The opening track, “Swing Down Chariot” sets things off on a joyful note with spirited interplay and considerable free styling on the piano and organ by Eric Thomas and Terry Moore. The sound quality on this track—and on all 13 to follow—is magnificent. Yates’ state-of-the-art Yamaha C7 Conservatory Grand piano and Hammond organ are the perfect complement to this consortium of artists’ considerable talents.
Donald Gay handles vocal duties on the next track, “Without God I Could Do Nothing.” If the name Donald Gay rings a bell, it’s because he toured as the three-year-old “Boy Preacher” with his siblings, “The Famous Gay Sisters.” He appeared with Mahalia Jackson at the age of 7 and also matched wits as the first African-American child on “Joe Kelly’s Quiz Kids” program.
Gay has said that he performs “with the inspiration of the Spirit” and his devotion shines through on every note of this particular track. Richard Gibbs accompanies Gay on both the piano and organ.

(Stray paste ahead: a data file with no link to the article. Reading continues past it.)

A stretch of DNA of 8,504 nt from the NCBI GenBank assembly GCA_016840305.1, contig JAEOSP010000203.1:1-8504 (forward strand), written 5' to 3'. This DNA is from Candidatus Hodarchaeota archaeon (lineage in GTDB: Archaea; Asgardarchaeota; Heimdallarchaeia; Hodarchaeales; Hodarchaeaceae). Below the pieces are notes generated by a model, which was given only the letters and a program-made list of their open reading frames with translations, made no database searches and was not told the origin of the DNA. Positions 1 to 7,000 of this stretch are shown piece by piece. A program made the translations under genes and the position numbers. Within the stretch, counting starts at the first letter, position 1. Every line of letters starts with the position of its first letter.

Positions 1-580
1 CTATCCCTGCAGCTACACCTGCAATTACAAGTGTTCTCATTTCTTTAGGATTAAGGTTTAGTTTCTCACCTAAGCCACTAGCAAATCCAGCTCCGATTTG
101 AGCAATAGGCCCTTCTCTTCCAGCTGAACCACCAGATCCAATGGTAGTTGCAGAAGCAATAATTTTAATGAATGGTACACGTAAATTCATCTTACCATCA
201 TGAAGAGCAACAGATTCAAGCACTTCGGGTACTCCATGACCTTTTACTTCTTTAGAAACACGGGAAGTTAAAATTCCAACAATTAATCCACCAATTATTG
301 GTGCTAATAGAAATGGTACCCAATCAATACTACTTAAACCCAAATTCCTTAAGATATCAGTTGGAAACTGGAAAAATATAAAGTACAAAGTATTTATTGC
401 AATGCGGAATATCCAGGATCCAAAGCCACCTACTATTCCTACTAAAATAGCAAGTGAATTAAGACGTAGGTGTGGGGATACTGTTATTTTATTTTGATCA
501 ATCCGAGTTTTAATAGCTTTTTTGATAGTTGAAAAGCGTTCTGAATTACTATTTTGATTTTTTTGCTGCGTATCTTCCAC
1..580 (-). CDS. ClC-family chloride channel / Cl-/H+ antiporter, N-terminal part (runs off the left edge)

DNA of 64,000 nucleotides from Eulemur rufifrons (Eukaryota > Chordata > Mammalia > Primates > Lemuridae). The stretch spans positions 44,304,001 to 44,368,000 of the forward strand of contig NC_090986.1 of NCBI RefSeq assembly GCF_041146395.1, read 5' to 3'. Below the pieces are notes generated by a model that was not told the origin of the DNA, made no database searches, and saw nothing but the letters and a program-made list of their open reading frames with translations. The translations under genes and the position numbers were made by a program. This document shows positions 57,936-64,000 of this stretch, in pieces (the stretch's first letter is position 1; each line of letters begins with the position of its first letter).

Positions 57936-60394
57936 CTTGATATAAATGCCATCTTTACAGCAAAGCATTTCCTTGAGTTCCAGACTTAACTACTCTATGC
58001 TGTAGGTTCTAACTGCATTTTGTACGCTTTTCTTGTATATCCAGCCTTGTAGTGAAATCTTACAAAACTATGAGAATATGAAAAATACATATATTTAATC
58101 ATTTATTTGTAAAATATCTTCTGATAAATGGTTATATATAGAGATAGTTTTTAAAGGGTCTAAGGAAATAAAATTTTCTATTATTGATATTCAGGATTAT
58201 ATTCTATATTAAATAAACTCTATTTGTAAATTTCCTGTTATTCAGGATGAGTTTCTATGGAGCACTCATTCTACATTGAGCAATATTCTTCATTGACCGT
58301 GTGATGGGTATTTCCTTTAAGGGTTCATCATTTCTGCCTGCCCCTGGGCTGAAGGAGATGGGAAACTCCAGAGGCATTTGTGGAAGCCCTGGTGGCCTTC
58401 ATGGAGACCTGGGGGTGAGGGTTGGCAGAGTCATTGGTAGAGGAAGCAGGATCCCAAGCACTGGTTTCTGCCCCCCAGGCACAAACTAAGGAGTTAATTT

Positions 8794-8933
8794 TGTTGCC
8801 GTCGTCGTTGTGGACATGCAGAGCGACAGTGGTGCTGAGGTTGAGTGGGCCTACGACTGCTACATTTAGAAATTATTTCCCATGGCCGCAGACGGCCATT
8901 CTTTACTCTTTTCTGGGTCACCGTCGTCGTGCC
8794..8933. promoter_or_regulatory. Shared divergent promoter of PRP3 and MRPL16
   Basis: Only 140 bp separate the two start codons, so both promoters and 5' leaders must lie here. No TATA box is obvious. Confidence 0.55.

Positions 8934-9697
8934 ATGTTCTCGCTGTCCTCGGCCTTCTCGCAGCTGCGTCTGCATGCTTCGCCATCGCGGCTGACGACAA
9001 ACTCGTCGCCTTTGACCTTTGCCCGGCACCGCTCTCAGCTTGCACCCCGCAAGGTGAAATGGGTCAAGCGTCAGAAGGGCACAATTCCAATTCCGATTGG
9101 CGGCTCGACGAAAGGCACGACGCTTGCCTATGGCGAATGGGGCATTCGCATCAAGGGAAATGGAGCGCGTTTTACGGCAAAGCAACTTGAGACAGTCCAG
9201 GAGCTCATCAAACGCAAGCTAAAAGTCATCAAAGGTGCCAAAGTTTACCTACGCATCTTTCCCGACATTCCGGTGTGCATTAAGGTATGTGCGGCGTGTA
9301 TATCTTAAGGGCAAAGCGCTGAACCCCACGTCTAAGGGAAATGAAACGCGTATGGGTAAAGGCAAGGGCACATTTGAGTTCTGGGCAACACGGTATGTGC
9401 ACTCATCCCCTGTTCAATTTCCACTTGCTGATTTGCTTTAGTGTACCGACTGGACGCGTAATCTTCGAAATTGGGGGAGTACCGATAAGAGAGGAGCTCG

Gibbs also has an impressive resume, with highlights that include
serving as Aretha Franklin’s pianist for the past 18 years and
accompanying her at the White House, on the “Tonight Show” and more.
Gibbs returns to play piano and organ on the third track, the traditional “Walk with Me Lord.” Elsa Harris, described as the “respected stateswoman” of the group, ably handles piano on this jazz-flavored number. In addition to her keyboard wizardry, Harris has done everything from providing backup vocals for Minnie Riperton to performing with the Jessy Dixon Singers for several years.